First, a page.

12 Health Benefits of Cinnamon
Few things are so mentally satisfying as the lovely smell of cinnamon rolls baking or a cinnamon-infused warm beverage on a cold day, but did you know that cinnamon benefits your health as well?
Some months back, I "quit" salt (of which I was consuming a seriously alarming amount) and started using more spices as an alternative. Cinnamon has now become one of my favorite spices, and since I found myself consuming so much, I wanted to find out if there were any health benefits, or risks, associated with it. I was pleasantly surprised to find that health-related cinnamon benefits abound! I've summarized the major pros below.
I hope this overview inspires you to spice up your life with a bit more cinnamon!
Cinnamon as a Medicinal Remedy
Cinnamon has historically been used as a cold remedy, as well as a means of treating some digestive issues such as diarrhea (one Japanese study even hinted at cinnamon helping to prevent stomach ulcers).
When used to treat colds or digestive problems, cinnamon has been ingested as a tea, so don't think that eating a snickerdoodle is going to cure the runs.
Opt, instead, for some cinnamon tea. One option is to toss a cinnamon stick in with herbal tea as it is brewing. You can also have straight cinnamon tea - simply boil water, break a cinnamon stick into smaller pieces, place them in a cup, and add the boiling water. Steep the bits of the cinnamon stick for ten minutes - then enjoy!
Cinnamon as an Antioxidant
Cinnamic aldehyde, also known as cinnamaldehyde, has, in some experiments, activated antioxidant responses in human colon cells, which has led some scientists to believe it might help with the prevention or treatment of certain cancers.
When it comes to the idea of cinnamon as a cancer cure, I am a bit dubious. I have read of some other studies that suggested that elements of cinnamon may help to slow or halt the growth of specific types of tumors, but again, I'm not entirely sold, as the studies seemed pretty small and preliminary.
That said, a little cinnamon couldn't hurt! If it does aid in the prevention or stagnation of cancer, all the better!
Cinnamon & Diabetes
Some studies suggest that cinnamon might aid those with type 2 diabetes and insulin resistance.
The agent within cinnamon that specifically aids in this cause is cinnamtannin B1, and in one UK-based study, a small group of patients given two grams of cinnamon daily for 12 weeks showed lower fasting glucose levels than other patients who were given conventional pharmaceutical blood sugar controlling drugs. As a small added bonus, the cinnamon test group also lost more body fat than the pharmaceutical test group.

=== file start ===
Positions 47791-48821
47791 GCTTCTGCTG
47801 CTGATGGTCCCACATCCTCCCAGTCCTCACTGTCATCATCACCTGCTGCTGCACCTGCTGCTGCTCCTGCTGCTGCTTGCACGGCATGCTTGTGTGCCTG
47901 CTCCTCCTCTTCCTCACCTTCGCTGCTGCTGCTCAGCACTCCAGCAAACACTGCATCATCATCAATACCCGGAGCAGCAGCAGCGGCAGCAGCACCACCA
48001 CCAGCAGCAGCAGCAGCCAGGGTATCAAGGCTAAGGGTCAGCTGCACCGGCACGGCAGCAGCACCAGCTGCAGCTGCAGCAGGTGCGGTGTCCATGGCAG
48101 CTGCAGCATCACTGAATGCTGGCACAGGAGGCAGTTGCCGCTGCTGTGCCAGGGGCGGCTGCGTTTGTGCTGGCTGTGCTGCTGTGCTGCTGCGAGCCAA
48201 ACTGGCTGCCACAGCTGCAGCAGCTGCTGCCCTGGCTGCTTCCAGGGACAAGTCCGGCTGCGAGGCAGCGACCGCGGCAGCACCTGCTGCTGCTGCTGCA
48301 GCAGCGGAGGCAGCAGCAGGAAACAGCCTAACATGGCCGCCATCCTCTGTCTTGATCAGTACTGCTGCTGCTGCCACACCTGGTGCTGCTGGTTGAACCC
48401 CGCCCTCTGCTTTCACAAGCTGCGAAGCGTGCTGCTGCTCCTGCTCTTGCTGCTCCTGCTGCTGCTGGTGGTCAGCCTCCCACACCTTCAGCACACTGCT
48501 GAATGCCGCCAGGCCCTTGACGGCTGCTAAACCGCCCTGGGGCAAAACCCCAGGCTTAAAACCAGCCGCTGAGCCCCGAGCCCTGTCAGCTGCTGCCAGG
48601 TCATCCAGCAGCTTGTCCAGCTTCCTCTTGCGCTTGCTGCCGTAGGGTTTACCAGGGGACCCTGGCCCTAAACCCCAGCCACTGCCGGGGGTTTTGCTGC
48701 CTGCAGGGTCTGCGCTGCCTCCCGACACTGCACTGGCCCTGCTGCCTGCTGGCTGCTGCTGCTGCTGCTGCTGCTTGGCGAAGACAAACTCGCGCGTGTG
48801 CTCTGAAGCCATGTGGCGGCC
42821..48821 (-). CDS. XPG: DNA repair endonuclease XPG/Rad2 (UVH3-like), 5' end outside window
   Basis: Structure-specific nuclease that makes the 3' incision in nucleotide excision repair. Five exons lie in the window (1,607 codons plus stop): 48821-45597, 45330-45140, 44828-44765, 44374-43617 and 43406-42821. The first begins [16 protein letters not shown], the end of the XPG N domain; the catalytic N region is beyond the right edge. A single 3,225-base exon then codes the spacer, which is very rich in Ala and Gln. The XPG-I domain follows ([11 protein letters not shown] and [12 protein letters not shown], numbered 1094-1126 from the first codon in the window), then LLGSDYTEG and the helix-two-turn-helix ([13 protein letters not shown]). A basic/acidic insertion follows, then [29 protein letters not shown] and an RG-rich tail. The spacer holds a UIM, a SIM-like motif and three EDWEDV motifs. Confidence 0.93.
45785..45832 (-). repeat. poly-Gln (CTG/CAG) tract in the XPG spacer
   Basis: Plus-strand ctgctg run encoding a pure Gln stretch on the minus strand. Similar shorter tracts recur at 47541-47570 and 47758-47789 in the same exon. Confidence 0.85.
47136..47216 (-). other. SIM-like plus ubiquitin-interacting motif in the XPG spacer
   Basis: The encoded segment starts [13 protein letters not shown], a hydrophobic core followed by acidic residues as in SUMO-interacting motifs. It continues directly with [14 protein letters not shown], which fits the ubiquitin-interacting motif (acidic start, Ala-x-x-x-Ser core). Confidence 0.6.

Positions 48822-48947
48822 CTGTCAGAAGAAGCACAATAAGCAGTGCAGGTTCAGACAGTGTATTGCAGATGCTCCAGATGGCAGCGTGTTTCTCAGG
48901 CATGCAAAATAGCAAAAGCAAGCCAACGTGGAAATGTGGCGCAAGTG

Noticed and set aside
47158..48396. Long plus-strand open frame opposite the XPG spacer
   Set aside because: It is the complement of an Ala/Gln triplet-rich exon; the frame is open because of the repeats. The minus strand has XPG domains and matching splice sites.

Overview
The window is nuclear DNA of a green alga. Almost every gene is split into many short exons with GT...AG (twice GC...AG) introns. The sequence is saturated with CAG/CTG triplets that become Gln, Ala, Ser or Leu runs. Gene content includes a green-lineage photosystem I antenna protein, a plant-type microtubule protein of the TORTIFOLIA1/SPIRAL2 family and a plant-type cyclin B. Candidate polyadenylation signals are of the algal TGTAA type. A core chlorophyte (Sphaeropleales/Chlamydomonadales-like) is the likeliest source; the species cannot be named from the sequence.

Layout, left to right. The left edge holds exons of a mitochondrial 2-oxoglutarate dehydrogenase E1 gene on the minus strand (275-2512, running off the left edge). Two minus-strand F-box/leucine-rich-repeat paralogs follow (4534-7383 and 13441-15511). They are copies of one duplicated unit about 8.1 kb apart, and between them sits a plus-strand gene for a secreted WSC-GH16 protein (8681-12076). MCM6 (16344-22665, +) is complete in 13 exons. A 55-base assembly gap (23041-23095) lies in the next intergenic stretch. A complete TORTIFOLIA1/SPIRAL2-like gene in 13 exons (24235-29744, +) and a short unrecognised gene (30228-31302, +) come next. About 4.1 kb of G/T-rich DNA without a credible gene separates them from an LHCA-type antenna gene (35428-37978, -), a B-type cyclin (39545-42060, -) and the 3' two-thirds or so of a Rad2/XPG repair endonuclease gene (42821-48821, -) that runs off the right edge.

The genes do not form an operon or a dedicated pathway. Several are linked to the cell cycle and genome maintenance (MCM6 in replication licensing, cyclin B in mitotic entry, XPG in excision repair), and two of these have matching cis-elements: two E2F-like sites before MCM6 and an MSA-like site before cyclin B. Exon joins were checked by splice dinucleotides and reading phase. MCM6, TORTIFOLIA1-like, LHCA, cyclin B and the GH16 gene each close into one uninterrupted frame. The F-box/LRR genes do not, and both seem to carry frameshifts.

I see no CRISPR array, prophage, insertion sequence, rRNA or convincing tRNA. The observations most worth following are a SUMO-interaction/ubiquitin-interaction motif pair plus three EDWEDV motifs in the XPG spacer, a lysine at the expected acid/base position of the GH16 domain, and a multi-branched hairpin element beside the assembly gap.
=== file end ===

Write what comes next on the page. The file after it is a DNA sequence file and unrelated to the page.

Another smaller study showed that subjects given cinnamon supplements had both lower blood sugar levels after eating and lower fasting blood glucose levels. Other studies found associations between cinnamon supplements and improved insulin response to blood glucose, reduced body fat percentage, and improved lean muscle mass.
It should be noted that these studies were rather small in scale, ranging from a total of 58 to 22 subjects, which makes them less convincing, however the results did suggest some favorable things about cinnamon, especially with regard to diabetes, so it might not hurt to sprinkle a bit extra on your oatmeal every morning.
Keep in mind, however, that cinnamon is not a cure, but rather an additional, potentially-helpful element you can incorporate into a heart-healthy, natural, whole-grain heavy and unprocessed-food rich diet. Simple cinnamon supplements are extra credit - not substitutes for a healthy diet, regular exercise, and prudent weight loss.
Cinnamon and Weight Loss
Just a quick addendum to the research that has been done regarding cinnamon and diabetes. As was pointed out in some of the studies mentioned above (and additional studies that took place in countries ranging from the United States to Pakistan), cinnamon appears to have a positive effect on insulin levels.